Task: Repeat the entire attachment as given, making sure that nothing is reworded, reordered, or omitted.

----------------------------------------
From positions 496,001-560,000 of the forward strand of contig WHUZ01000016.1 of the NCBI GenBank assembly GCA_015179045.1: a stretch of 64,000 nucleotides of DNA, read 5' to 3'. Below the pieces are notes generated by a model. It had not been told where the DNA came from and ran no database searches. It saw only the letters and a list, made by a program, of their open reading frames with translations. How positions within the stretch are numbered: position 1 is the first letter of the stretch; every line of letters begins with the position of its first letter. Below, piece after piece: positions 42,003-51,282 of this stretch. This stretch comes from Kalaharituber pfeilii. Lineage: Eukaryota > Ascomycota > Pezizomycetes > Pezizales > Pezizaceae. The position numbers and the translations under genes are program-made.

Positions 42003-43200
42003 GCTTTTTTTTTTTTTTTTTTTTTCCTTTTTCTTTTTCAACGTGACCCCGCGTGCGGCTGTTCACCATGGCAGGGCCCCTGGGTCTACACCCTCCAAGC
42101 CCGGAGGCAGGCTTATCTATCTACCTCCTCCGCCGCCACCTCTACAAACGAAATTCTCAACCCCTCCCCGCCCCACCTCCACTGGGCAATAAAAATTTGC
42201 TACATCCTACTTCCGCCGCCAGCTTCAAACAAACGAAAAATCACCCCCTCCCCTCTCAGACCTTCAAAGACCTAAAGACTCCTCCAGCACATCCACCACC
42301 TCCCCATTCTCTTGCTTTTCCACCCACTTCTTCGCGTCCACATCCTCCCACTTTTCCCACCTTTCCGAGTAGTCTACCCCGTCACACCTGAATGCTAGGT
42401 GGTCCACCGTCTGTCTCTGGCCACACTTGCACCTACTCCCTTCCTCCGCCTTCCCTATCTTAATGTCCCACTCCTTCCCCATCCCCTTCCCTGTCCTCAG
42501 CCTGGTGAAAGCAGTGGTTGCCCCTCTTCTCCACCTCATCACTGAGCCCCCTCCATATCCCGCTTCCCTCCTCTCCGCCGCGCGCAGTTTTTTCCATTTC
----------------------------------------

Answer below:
From positions 496,001-560,000 of the forward strand of contig WHUZ01000016.1 of the NCBI GenBank assembly GCA_015179045.1: a stretch of 64,000 nucleotides of DNA, read 5' to 3'. Below the pieces are notes generated by a model. It had not been told where the DNA came from and ran no database searches. It saw only the letters and a list, made by a program, of their open reading frames with translations. How positions within the stretch are numbered: position 1 is the first letter of the stretch; every line of letters begins with the position of its first letter. Below, piece after piece: positions 42,003-51,282 of this stretch. This stretch comes from Kalaharituber pfeilii. Lineage: Eukaryota > Ascomycota > Pezizomycetes > Pezizales > Pezizaceae. The position numbers and the translations under genes are program-made.

Positions 42003-43200
42003 GCTTTTTTTTTTTTTTTTTTTTTCCTTTTTCTTTTTCAACGTGACCCCGCGTGCGGCTGTTCACCATGGCAGGGCCCCTGGGTCTACACCCTCCAAGC
42101 CCGGAGGCAGGCTTATCTATCTACCTCCTCCGCCGCCACCTCTACAAACGAAATTCTCAACCCCTCCCCGCCCCACCTCCACTGGGCAATAAAAATTTGC
42201 TACATCCTACTTCCGCCGCCAGCTTCAAACAAACGAAAAATCACCCCCTCCCCTCTCAGACCTTCAAAGACCTAAAGACTCCTCCAGCACATCCACCACC
42301 TCCCCATTCTCTTGCTTTTCCACCCACTTCTTCGCGTCCACATCCTCCCACTTTTCCCACCTTTCCGAGTAGTCTACCCCGTCACACCTGAATGCTAGGT
42401 GGTCCACCGTCTGTCTCTGGCCACACTTGCACCTACTCCCTTCCTCCGCCTTCCCTATCTTAATGTCCCACTCCTTCCCCATCCCCTTCCCTGTCCTCAG
42501 CCTGGTGAAAGCAGTGGTTGCCCCTCTTCTCCACCTCATCACTGAGCCCCCTCCATATCCCGCTTCCCTCCTCTCCGCCGCGCGCAGTTTTTTCCATTTC